- I’ll Be Gone in the Dark by Michelle McNamara (true crime) — This is one of those serial killer true crime books that should never ever end up on my to-read list. Even the reviews say it’s super scary. But, by this point in the list, I’d committed myself to reading all of them. So, now it’s on my Kindle (there wasn’t a wait list for the hold at my library). I’m going to need to read this alongside something a lot fluffier. And in daylight, surrounded by other people.
- Washington Black by Esi Edugyan (lit fic) — The description of this book sounded almost like a cross between The Signature of All Things and Homegoing. I really enjoyed both of those books, so this got added to my holds list as well.
- The Third Hotel by Laura van den Berg (lit fic) — This one’s a novel with an interesting premise. Grieving widow goes to Havana after her husband dies in a car accident, then she sees him at a museum. See? Interesting, right? By the time I’d got to this book, I’d already maxed out the available holds at my local library. So I had to put this one on hold at a different library.
When I started crunching the numbers for this post, I definitely did not think I was going to walk away with ten new books on my library hold list. The only thing I can attribute this to is the fact that I haven’t been reading much “lit fic” or non-fiction, lately. I think maybe my brain is searching for new material to chew on. Whatever it is, I’m going to go with it and see where it leads.
I try to avoid trash talking the publishing industry, but I have to say that nothing about the covers (or titles) for any of these books would have made me pick them up in a bookstore. I wander through my local bookstore almost weekly, and I’ve probably walked past most, if not all, of these books *many* times. Maybe I’ve spent too long immersed in the romance and sci-fi / fantasy genres where everyone is all about the covers and the titles. But, it seems like the non-fiction and lit fic folks have never heard of #bookstagram.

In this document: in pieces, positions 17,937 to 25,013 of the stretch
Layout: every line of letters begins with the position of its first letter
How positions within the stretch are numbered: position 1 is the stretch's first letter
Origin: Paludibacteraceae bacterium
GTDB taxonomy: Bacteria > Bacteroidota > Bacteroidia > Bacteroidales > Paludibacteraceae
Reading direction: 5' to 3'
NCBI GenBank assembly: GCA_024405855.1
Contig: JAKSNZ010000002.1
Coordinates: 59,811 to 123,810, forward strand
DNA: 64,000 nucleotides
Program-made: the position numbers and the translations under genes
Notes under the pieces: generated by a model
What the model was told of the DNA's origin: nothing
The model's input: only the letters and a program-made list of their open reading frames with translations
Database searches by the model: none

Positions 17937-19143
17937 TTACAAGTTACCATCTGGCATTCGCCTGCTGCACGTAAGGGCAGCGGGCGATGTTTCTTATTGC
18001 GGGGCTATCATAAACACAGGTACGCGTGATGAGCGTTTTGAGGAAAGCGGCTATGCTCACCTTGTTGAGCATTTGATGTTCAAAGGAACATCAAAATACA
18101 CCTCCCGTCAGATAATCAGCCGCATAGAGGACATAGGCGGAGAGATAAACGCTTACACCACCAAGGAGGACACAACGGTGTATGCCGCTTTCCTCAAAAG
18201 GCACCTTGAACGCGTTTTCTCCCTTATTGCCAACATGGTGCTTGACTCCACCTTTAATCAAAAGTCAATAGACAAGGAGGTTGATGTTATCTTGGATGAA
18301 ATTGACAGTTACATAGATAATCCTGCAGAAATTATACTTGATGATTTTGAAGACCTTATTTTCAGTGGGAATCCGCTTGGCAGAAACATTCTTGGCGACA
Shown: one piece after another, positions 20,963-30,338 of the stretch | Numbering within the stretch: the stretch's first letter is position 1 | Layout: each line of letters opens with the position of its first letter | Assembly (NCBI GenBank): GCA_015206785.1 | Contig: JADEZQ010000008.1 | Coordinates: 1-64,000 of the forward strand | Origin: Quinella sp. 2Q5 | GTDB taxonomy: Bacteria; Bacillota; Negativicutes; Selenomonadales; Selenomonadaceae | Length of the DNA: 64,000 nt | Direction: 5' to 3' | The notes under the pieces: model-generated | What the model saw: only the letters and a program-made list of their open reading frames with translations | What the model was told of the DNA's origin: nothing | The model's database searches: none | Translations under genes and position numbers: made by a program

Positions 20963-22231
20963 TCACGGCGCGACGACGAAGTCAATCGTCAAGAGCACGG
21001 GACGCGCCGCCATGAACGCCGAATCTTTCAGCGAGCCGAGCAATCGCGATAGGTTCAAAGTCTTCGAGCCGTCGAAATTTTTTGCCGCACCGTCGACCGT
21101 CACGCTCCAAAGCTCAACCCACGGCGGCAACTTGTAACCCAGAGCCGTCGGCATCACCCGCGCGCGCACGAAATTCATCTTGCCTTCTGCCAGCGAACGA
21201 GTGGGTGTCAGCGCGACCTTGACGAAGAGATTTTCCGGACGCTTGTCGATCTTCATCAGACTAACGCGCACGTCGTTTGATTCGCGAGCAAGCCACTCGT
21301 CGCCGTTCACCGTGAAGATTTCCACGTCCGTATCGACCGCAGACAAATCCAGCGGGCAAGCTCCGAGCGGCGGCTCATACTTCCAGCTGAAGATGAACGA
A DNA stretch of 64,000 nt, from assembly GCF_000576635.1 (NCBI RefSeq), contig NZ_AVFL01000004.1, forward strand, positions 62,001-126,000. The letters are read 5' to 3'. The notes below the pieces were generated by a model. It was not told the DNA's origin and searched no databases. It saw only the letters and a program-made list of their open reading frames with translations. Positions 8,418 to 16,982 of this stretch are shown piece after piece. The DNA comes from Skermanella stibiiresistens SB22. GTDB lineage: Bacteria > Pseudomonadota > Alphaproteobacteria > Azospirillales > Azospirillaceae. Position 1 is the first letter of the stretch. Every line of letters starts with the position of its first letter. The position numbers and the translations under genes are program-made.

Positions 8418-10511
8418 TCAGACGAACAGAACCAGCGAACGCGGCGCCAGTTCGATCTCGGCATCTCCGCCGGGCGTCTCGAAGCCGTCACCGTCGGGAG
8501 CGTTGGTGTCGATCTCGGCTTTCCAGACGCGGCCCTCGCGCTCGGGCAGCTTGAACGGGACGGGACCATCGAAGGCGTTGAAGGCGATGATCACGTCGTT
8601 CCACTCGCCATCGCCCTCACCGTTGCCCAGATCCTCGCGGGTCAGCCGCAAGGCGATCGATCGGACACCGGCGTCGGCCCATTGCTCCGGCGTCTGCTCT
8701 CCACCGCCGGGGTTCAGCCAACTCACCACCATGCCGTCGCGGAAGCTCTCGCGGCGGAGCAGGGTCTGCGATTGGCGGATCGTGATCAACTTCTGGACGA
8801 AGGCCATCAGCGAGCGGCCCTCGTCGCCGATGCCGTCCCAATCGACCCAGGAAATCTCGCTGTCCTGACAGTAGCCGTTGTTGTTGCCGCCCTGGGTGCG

Seriously, if these books are really as good as the staff at Powells thinks they are, then I think maybe the non-fiction and literary fiction arms of the publishing houses may need to up their marketing game. I have Goodreads friends (and IRL friends) who read these sorts of books more than I do and only half (five) of these books had been added to any of their shelves. And only two of those books (Educated and Circe) had actually been read by any of my Goodreads friends. That’s really unfortunate for these authors.
If you want to add these books to your TBR (and maybe read some along with me), I’ve added them to a Goodreads shelf called PowellsBestof2018. If you do add any to your TBR, let me know in the comments which you plan to read. Alternatively, if you have already read any of these, let me know what you think/recommend in the comments, and maybe add me as a Goodreads friend. 🙂
* In case you’re interested, here’s how I came up with the total points… I did some good old “copying and pasting” of all the lists into a spreadsheet. Then I assigned points to each mention of each book based on where it appeared in each list (5 points for first place, 4 points for second place, etc.). Then I made a pivot table and sorted the results by total number of points in descending order. There was an obvious cut-off after the first ten books. So I capped the list at ten books.